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Cytokine levels in the blood may distinguish suicide attempters from depressed patients.

Psychoimmunology Unit, Division of Psychiatry, Department of Clinical Sciences, Lund University, Lund, Sweden.
Brain Behavior and Immunity (Impact Factor: 5.61). 10/2010; 25(2):335-9. DOI: 10.1016/j.bbi.2010.10.010
Source: PubMed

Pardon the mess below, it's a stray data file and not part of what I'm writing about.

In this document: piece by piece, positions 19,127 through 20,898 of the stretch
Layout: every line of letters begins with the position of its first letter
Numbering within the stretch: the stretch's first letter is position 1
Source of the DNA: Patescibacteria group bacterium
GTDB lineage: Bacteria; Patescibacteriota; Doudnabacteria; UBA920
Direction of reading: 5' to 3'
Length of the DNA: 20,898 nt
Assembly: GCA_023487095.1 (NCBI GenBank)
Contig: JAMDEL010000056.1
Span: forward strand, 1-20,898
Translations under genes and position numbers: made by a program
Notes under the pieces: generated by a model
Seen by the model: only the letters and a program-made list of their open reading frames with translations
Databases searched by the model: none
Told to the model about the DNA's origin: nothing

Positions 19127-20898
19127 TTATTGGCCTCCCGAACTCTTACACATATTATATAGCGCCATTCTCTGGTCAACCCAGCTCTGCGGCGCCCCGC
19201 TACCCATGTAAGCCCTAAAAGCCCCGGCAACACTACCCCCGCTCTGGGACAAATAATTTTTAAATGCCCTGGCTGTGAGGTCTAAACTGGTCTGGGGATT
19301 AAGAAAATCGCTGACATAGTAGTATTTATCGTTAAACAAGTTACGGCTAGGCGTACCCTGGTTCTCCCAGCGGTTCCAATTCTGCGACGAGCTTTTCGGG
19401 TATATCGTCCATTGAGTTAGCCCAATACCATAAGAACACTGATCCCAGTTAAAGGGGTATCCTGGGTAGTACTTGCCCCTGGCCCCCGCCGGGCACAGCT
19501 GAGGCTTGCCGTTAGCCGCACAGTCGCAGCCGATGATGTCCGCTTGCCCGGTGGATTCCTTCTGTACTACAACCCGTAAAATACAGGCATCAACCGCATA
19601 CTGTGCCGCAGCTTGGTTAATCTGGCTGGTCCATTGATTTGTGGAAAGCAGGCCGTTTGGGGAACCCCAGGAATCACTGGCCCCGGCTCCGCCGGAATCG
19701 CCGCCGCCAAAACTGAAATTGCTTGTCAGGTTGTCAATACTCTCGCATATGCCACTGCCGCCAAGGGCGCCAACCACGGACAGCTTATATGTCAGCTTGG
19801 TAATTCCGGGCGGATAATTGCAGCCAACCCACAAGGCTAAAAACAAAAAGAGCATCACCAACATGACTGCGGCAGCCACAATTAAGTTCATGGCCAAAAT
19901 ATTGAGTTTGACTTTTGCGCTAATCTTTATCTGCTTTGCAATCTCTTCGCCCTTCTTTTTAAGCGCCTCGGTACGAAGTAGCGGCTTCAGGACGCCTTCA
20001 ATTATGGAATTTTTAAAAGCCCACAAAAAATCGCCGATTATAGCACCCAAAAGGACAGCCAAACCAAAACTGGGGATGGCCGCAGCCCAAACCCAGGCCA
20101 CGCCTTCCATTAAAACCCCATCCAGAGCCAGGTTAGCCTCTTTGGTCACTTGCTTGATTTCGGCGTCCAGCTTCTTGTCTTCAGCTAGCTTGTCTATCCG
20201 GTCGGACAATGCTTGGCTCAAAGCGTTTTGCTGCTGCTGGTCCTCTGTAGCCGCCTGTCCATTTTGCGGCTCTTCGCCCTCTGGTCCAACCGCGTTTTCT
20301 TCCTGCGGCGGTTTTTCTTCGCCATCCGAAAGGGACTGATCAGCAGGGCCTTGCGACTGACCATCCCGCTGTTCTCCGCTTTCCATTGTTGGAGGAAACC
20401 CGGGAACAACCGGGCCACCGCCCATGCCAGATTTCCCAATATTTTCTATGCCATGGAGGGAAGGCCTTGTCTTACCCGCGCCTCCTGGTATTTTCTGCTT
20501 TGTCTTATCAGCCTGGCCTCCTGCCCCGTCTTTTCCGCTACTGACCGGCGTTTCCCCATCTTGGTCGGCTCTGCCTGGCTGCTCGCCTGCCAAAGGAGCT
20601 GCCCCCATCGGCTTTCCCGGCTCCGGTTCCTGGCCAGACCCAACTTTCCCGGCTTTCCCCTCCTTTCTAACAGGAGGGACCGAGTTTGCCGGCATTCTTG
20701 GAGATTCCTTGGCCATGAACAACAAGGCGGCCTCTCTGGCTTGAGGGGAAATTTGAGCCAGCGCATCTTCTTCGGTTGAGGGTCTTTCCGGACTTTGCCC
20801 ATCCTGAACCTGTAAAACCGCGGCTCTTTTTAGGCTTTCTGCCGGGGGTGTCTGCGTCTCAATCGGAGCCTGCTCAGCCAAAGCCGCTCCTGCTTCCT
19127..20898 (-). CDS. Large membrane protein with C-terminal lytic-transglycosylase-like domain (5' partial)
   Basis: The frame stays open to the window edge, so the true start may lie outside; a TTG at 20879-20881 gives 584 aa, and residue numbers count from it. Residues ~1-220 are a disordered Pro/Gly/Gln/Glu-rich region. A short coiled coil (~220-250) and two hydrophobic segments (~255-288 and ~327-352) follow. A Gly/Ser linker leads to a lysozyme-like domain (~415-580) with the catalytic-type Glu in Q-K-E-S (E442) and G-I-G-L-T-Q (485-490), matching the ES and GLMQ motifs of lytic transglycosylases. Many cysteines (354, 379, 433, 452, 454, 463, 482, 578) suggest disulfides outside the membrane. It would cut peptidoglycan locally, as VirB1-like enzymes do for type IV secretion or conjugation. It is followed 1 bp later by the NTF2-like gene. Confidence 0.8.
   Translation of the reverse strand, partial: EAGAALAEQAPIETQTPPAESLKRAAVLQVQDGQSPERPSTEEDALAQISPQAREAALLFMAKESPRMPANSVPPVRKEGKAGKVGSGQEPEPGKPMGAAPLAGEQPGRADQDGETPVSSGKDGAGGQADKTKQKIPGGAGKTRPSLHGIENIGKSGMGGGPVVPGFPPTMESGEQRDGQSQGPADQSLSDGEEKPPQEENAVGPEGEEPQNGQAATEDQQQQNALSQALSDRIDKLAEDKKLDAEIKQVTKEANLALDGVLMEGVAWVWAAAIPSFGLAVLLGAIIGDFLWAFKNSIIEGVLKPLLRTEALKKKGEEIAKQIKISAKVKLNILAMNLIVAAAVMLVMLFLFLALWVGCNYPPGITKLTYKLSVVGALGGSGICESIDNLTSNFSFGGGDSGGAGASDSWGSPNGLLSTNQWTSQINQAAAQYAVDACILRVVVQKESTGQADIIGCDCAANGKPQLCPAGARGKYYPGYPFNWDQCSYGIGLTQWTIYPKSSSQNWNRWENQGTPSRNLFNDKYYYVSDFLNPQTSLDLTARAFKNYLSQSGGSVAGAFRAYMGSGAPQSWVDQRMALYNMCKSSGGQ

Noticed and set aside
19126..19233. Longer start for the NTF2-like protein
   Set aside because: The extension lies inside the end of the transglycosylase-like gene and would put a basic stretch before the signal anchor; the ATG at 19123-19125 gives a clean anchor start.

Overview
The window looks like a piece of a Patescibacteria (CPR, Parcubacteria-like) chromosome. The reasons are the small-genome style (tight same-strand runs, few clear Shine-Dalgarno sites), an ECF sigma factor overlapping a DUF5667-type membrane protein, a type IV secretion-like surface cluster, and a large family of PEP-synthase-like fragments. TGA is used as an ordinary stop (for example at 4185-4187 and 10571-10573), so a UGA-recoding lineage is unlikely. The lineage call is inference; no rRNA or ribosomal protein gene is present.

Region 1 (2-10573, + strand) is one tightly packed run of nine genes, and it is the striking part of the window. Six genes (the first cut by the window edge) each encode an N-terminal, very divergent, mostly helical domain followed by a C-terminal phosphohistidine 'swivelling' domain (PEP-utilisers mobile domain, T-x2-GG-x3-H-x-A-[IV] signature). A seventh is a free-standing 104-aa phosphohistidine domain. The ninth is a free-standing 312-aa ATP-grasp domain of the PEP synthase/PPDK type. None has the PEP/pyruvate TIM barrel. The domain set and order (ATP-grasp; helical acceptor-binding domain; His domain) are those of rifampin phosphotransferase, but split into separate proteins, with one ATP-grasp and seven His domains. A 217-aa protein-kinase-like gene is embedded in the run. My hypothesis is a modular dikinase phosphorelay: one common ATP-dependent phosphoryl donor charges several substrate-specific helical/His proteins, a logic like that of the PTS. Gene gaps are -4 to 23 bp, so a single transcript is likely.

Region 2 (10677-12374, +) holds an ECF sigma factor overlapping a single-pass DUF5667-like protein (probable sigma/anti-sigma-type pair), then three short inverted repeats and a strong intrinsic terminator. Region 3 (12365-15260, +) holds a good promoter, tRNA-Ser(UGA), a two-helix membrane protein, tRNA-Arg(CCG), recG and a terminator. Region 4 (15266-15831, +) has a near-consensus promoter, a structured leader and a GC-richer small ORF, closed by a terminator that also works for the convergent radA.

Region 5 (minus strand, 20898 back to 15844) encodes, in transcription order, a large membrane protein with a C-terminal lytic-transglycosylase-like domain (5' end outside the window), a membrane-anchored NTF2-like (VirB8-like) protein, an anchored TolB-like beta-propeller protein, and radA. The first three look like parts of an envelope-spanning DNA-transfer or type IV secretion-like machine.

ABSTRACT Elevated plasma cytokines is a common finding in Major Depressive Disorder (MDD), although not consistent. It is currently not known whether the inflammatory changes are confined to any specific subgroup of depressive patients. We here analyzed three inflammatory markers in suicidal and non-suicidal depressed patients, as well as healthy controls. Plasma interleukin (IL)-2, IL-6 and tumor necrosis factor (TNF)-α were measured in 47 suicide attempters, 17 non-suicidal depressed patients and 16 healthy controls. Study participants were evaluated using the Comprehensive Psychopathological Rating Scale (CPRS) with subscales for anxiety and degree of depression, as well as the Suicide Assessment Scale (SUAS). We found increased levels of IL-6 and TNF-α as well as decreased IL-2 concentrations in suicide attempters compared to non-suicidal depressed patients and healthy controls. The results were adjusted for potential confounders of cytokine expression, such as age, sex, body mass index (BMI), degree of depression, anxiety, personality disturbance, abuse and type of medication. These results demonstrate for the first time that suicidal patients display a distinct peripheral blood cytokine profile compared to non-suicidal depressed patients. Thus, our study provides further support for a role of inflammation in the pathophysiology of suicidality.

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